Going to court may appear as the best way to protect an infringement of intellectual property rights, but with the high costs of litigation, it is worth exploring alternatives
To sue or not to sue, that is the $3bn question. Or at least it was in the case of Ineos, the UK chemicals group chaired and managed by Jim Ratcliffe that in March this year started legal action against China’s state-controlled petrochemicals giant Sinopec over an alleged breach of intellectual property (IP).
The Ineos board must have agonised over the decision because Sinopec would surely be the last company it would want to fight in its country’s courts. First, as a government-owned company it is extremely powerful. Second, Ineos already has a relationship with Sinopec in the form of a 2007 licensing agreement. Third, foreign companies have a losing record in respect of IP disputes litigated in China’s courts.
However, Ineos’s predicament encapsulates the problems many companies face when deciding whether to pursue IP claims, especially considering the high costs of litigation. The soap opera of the smartphone wars involving all the major mobile manufacturers may give the impression that the best way to protect profitable technology is to litigate.
However, Michael Grommett, patent solicitor at Howes Percival, says that this is not necessarily so. He cites, among other factors, the potentially crippling costs of taking a case to court. He explains that the decision should reduce to a cost-benefit exercise: “In the UK, all the tax relief in profits derived from a patent [currently 10%] may be lost in a defence of your IP.”
The cost of a defence varies widely depending on the jurisdiction, but it can easily take £100,000 (€120,900) to mount a challenge in the UK. (In Great Britain and one or two other countries such as Germany, smaller companies have an alternative in the form of the small claims track in the Intellectual Property Enterprise Court, where disputes involving up to £10,000 are heard.)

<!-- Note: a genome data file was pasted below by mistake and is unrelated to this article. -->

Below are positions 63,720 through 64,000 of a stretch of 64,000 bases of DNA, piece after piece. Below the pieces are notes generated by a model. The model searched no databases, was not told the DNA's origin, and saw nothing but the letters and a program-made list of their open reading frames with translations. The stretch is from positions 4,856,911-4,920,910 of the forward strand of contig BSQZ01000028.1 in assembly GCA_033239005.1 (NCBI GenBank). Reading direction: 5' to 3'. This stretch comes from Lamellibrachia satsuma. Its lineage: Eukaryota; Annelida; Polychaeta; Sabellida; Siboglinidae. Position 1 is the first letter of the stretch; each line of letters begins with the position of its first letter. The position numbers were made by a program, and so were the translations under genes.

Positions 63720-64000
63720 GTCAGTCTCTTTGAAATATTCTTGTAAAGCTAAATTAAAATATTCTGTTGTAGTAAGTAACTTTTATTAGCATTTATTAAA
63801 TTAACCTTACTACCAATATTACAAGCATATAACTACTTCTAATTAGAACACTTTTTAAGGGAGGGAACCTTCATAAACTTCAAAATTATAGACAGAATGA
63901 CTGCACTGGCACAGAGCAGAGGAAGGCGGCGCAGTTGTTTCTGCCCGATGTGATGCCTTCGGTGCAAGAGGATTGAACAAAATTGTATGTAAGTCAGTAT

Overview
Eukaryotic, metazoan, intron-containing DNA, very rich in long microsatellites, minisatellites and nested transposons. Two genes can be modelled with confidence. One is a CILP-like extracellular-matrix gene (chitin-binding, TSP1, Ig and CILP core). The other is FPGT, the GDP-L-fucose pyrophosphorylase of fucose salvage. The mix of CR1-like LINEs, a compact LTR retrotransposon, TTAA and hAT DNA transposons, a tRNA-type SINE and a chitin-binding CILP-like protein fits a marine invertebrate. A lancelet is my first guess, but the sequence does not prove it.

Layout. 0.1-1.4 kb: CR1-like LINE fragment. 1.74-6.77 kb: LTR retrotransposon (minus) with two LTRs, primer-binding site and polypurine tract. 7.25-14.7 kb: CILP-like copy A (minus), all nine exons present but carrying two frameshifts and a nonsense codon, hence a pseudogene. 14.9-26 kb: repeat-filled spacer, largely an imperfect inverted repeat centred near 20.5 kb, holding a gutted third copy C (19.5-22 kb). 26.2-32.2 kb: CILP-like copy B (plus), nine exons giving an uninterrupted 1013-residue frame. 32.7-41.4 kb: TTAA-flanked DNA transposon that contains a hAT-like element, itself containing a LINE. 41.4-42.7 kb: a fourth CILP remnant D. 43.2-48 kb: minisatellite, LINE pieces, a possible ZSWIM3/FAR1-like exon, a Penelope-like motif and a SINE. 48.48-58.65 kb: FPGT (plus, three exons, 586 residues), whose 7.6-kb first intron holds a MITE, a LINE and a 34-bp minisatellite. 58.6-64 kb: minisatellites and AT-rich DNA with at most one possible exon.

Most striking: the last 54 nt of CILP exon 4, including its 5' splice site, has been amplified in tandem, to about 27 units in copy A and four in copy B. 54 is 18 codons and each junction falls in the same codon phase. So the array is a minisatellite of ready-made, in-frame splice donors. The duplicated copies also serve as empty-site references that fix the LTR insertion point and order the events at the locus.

In these circumstances, a company should take court action only when it has a strong case – that is, a technology that gives it a legitimate monopoly.
“If a company loses, it would have to pay the defendant’s costs,” points out Grommett. So rather than being obstinate, it might be preferable to be circumspect and accept a deal that offers something to the other party. However, if a company has a strong case, it would normally at least break even financially on the litigation costs in Britain because it would be awarded damages and costs.
Perhaps more importantly, other less quantifiable benefits would also accrue in time because a rival would be prevented from trading in the market in question and the victor’s market share should increase as a result.
Inevitably, costs mount in foreign jurisdictions because of the expense of hiring foreign lawyers, arranging translations and the time-consuming distances involved. The board may therefore decide these are prohibitive, especially if the likelihood of a victory is less certain. As Nigel Jones, IP partner at Linklaters, explains, the attitude of the courts towards IP varies greatly from country to country. “In any jurisdiction, it’s uncertain what the outcome is going to be,” he says. In the US, for instance, patent disputes are often heard before juries with little scientific knowledge and who put their faith in a decision by the US Patent Office.